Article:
N.B.: The detail displayed about each honorary degree recipient varies, as
the database was compiled from a variety of sources. However, more information may
be available at the University Archives.
Convocation date: May 15, 1980
Discipline / contribution: agricultural machinery ; invention, design & manufacturing
Citation / biographical information:
Eminent Chancellor, on behalf of the Council and Senate, I present to you George Henry Morris.Degree received: Doctor of Laws
In 1902, Mr. Morris' mother and father came from the British Isles to the Northwest Territories, via the Argentine. They settled on a farm near what later became the village of Bangor, near the present city of Yorkton.
Like so many Saskatchewan Pioneers, George Morris was not able to attend the Llewelyn one room country school after completing grade six. He farmed with his father until 1924 and then went to Winnipeg and took a course in motor mechanics, and then returned to Bangor to open an implement agency with his brother.
Mr. Morris was already extremely mechanically inclined, when a farmer friend came to him with the problem of the rod in his weeder being bent almost every time it contacted a stone in the soil. Mr. Morris designed and later patented an automatic trip device which allowed the machine to do excellent work in stony land. This led to the founding of the Morris-Rod Weeder Company in 1930.
From that small beginning and through those difficult years known as "The Dirty Thirties", and with George Morris' ingenuity and guidance, the company has grown. There are now two plants in Yorkton; one in Ortonville, Minnesota; one in Minot, North Dakota; and a recently purchased plant in Minnedosa, Manitoba. Including management and executive staff, the company now has 810 employees.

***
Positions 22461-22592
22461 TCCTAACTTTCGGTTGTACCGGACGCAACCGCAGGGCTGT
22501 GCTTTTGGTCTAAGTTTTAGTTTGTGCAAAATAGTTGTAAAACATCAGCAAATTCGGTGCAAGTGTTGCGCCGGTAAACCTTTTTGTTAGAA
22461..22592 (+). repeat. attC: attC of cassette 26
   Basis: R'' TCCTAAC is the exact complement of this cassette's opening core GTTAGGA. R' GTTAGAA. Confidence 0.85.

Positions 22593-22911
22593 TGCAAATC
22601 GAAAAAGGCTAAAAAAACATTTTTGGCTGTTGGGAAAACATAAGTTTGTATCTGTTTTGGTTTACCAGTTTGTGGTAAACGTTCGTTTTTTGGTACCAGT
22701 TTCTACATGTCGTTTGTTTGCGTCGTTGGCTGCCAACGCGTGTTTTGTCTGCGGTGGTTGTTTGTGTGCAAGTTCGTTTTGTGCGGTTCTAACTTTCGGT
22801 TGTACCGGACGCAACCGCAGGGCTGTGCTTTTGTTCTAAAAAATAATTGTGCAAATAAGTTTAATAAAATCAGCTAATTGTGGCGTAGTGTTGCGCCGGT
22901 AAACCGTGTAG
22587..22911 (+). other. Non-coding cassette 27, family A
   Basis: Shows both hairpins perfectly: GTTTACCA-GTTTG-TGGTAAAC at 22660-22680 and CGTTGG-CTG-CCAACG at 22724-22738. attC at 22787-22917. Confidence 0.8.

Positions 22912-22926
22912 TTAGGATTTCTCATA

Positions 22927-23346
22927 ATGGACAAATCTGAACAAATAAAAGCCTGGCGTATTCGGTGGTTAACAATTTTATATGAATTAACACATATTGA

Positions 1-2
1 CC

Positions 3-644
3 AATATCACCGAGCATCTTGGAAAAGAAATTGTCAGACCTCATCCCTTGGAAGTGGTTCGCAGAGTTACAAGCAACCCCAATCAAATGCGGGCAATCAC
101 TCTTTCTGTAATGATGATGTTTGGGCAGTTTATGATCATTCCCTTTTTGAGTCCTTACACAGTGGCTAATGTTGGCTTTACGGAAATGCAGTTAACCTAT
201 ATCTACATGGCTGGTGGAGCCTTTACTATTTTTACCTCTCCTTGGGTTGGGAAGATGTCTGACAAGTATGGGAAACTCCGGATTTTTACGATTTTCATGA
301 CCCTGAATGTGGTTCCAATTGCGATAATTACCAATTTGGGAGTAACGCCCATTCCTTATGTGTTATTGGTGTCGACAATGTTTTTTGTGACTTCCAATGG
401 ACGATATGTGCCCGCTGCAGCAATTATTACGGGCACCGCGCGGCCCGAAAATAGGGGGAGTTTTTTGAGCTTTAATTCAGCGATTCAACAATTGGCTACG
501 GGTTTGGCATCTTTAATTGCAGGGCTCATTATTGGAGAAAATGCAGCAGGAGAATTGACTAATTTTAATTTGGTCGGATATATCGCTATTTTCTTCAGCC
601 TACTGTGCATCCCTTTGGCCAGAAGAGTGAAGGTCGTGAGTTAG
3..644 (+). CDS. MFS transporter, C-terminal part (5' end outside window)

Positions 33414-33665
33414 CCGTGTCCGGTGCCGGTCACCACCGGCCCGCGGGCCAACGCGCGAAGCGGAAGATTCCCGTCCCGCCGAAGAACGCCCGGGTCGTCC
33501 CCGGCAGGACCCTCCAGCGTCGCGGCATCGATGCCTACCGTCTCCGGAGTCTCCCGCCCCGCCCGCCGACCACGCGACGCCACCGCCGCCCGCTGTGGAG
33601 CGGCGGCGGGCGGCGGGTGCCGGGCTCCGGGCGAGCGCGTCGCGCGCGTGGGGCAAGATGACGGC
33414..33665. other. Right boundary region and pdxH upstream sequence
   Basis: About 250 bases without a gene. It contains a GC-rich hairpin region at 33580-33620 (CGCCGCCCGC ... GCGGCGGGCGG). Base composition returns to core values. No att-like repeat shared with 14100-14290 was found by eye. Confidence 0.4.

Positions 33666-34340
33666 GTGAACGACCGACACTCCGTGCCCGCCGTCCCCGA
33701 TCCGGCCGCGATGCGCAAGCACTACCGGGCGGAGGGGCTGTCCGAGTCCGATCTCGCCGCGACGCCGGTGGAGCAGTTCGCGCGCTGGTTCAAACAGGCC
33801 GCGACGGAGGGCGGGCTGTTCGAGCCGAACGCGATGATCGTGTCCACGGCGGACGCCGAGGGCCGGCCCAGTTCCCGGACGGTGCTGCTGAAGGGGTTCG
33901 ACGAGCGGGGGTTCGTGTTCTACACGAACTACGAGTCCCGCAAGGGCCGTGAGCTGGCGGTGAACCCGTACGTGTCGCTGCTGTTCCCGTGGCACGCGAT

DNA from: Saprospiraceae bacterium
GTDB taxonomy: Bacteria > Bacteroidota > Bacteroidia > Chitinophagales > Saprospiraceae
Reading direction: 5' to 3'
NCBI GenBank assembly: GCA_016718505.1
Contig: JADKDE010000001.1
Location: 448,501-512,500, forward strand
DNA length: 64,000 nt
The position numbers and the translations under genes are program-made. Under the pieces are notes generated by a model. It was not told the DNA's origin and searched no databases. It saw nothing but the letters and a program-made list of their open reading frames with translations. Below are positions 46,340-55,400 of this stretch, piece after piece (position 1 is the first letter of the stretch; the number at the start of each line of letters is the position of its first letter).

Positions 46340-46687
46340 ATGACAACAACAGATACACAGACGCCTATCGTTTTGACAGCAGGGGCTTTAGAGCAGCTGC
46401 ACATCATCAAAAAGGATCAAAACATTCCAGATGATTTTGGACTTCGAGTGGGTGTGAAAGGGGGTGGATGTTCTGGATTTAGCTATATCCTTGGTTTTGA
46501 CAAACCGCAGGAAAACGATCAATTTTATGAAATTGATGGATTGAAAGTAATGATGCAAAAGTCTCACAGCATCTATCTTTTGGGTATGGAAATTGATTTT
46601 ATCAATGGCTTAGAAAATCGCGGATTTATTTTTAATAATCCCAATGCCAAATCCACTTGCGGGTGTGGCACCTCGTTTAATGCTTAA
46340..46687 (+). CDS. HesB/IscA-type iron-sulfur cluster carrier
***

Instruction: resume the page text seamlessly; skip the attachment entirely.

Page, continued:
As well as the now widely accepted Morris-Rod Weeder, Mr. Morris and his staff have a relatively new seeding machine, a popular cultivator and a chisel plow nearly 50 feet in width to be drawn by mammoth four wheel drive tractors.
Realizing the need for all prairie implement manufacturers to discuss their objectives and common problems, Mr. Morris organized The Prairie Implement Manufacturers Association (Alberta, Saskatchewan, Manitoba) and was elected the first President in 1970. He was inducted into the Saskatchewan Agricultural Hall of Fame in 1977.
Some of the offices he now holds are:
- Director of the Saskatchewan Heart Foundation
- Director of the Canadian Schizophrenic Foundation
- Honorary Life Member of the Saskatchewan Institute of Agrologists
- Honorary Life Member of Yorkton Chamber of Commerce
Mr. Morris has spent his time in quiet competence, inventing, designing and manufacturing farm machinery to control weeds, conserve moisture and minimize soil erosion in order to obtain maximum production at minimum cost while maintaining soil fertility.
Throughout his career, he has always maintained a deep concern for people.
Eminent Chancellor, I present to you George Henry Morris and ask that you will confer on him the degree of Doctor of Laws honoris causa.
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